Even the most boring of moments is interesting to a good artist: how do different people sit differently while they wait at the doctor's office? How do different people flip through magazines differently while waiting for the dentist? Who just flips nervously through without looking at it and who gets so engrossed in an article that they don't realize it's their turn? What type of person picks what magazine to read while waiting? Just how old are the magazines in the doctor's office, anyway, and what kind of magazines do they subscribe to? What does that say about the doctor, or the nurses who ordered them - what do they think their patients are interested in reading about? My physician's office is full of magazines. Mostly things like "Car & Driver" or magazines about golfing. I've never seen anybody read any of these. Everybody reads the same thing: People, Time and Newsweek. Occasionally some daring lady will be reading a Cosmopolitan. So I suspect the car and golf magazines say a lot more about the doctor who subscribes to them than the patients who visit him.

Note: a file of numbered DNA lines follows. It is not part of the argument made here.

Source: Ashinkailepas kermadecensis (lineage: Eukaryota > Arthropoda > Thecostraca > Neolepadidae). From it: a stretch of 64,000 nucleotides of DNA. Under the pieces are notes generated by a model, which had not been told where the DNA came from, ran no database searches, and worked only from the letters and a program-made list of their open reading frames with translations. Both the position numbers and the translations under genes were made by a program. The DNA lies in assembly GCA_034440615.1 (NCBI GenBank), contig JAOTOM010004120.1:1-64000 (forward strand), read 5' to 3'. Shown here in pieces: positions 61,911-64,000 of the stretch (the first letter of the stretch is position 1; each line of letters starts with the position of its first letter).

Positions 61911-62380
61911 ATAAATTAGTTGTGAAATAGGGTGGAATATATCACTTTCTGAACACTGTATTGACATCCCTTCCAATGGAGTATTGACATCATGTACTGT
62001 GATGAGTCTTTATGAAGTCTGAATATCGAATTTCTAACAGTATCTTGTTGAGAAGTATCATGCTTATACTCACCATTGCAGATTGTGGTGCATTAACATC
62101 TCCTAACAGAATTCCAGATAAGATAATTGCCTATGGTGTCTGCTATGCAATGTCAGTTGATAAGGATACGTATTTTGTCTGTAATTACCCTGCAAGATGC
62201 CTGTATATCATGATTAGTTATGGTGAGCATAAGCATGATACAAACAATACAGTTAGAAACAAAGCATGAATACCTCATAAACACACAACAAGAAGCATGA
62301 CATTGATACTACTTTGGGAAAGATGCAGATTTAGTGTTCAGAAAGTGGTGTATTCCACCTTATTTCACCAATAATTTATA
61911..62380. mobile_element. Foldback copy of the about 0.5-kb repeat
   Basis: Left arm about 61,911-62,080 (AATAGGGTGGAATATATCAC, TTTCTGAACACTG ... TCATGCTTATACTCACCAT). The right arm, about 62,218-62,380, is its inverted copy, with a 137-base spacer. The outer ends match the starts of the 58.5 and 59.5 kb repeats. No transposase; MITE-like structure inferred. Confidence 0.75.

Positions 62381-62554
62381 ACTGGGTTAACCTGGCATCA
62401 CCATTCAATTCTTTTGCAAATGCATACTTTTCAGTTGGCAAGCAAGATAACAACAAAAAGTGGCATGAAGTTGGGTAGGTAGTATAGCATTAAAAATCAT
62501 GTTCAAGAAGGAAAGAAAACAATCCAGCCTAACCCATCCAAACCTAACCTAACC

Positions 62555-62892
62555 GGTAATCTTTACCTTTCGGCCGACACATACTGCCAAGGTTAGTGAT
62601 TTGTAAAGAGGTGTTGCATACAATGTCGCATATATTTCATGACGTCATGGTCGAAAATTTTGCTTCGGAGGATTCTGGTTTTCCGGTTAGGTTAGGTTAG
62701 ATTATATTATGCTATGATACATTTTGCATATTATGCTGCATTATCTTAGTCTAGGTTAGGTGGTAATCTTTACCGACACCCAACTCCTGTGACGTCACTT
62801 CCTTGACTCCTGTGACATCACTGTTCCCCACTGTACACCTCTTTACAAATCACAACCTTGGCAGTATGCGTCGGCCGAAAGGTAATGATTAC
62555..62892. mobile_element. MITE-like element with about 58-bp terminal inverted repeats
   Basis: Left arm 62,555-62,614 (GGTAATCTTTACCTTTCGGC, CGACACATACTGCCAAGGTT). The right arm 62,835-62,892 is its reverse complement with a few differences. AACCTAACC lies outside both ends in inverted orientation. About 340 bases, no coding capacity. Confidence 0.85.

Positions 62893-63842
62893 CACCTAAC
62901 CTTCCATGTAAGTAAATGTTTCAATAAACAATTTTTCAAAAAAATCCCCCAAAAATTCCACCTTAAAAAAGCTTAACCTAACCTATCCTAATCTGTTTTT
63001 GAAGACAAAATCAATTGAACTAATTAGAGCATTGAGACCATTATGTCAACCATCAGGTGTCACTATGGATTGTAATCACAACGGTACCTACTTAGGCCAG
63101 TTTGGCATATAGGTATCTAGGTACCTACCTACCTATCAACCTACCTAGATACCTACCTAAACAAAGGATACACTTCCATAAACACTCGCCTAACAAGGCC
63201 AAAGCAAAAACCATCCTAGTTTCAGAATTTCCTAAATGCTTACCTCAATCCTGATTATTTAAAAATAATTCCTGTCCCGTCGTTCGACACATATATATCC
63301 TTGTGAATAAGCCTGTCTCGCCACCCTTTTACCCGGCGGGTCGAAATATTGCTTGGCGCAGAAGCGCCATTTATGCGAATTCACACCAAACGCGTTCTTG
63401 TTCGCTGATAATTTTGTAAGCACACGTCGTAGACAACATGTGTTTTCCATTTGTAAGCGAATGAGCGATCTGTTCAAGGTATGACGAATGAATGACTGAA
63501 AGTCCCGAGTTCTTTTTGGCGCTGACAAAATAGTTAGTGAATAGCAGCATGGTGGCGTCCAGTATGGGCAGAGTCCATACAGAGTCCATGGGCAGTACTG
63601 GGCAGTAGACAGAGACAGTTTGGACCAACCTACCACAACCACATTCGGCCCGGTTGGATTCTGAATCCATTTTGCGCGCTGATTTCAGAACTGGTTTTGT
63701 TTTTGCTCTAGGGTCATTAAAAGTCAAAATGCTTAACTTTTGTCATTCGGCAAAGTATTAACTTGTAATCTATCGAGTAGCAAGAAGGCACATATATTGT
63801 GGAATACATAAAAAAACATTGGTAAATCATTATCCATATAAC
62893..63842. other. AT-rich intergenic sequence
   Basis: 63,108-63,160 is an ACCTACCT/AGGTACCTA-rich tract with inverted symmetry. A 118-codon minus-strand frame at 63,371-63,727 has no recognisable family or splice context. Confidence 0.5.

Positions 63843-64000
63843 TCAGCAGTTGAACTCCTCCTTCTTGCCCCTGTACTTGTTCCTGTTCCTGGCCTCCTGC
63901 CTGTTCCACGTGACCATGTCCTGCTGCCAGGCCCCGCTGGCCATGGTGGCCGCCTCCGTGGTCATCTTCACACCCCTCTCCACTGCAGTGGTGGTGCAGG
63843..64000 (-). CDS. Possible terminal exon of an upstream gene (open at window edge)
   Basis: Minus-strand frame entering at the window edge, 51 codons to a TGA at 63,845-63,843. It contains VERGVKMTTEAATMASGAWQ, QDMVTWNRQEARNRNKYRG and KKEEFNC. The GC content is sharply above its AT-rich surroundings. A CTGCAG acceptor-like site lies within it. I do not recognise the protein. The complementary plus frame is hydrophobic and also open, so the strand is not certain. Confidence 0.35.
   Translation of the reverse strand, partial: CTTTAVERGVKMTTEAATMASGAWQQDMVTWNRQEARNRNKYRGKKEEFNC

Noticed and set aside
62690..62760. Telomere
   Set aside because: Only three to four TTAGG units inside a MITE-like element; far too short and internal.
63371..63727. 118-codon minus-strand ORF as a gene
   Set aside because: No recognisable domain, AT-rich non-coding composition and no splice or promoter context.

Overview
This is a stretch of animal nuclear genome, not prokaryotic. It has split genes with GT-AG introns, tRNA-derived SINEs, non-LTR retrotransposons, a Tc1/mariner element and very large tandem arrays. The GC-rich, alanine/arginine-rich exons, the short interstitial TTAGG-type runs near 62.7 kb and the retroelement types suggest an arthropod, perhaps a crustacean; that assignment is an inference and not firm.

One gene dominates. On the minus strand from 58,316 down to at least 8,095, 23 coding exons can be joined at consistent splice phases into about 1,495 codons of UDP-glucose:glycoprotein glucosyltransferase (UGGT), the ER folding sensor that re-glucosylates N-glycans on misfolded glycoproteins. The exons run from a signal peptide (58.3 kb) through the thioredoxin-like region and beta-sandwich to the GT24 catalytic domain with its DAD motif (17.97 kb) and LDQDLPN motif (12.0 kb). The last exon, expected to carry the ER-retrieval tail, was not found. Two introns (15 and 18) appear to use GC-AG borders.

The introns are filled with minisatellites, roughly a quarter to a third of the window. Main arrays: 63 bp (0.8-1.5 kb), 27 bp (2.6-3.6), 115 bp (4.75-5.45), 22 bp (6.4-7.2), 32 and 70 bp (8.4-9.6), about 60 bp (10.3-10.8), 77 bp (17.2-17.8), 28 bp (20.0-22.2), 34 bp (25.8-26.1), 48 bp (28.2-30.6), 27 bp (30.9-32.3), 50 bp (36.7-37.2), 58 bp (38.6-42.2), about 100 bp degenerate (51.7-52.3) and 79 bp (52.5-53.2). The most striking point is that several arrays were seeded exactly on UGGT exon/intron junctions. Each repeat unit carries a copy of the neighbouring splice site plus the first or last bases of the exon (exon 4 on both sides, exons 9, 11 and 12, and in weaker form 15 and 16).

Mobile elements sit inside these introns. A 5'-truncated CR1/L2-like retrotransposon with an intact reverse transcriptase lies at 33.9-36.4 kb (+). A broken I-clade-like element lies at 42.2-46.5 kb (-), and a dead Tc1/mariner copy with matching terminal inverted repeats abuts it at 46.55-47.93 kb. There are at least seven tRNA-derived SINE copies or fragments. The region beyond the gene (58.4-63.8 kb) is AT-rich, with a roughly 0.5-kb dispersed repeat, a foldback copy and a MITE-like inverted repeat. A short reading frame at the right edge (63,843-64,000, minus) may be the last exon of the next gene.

All that kind of information-gathering is valuable to any artist who is trying to learn about the world and put that into their work. And I never would have noticed any of that if I didn't watch and observe in the doctor's office. And my sketchbooks are full of drawings of a wide range of different types of people I've seen waiting to see him: from the patient old people who seem to exist in a constant state of visiting doctors and seem not to have any sense of time, to the harried businessman who is on his cel phone the whole time and checking his watch every five minutes while constantly bugging the receptionist to see when his turn with the doctor will be.
And I even have sketchbooks pages full of drawings I have done in the examination room while waiting for the doctor to come in (not being interested in Golf magazine, I had nothing else to do). There are pages in my book with sketches of jars of tongue depressors and those round stools on wheels that all doctor's office have as well as drawings of the view outside the window of the exam room.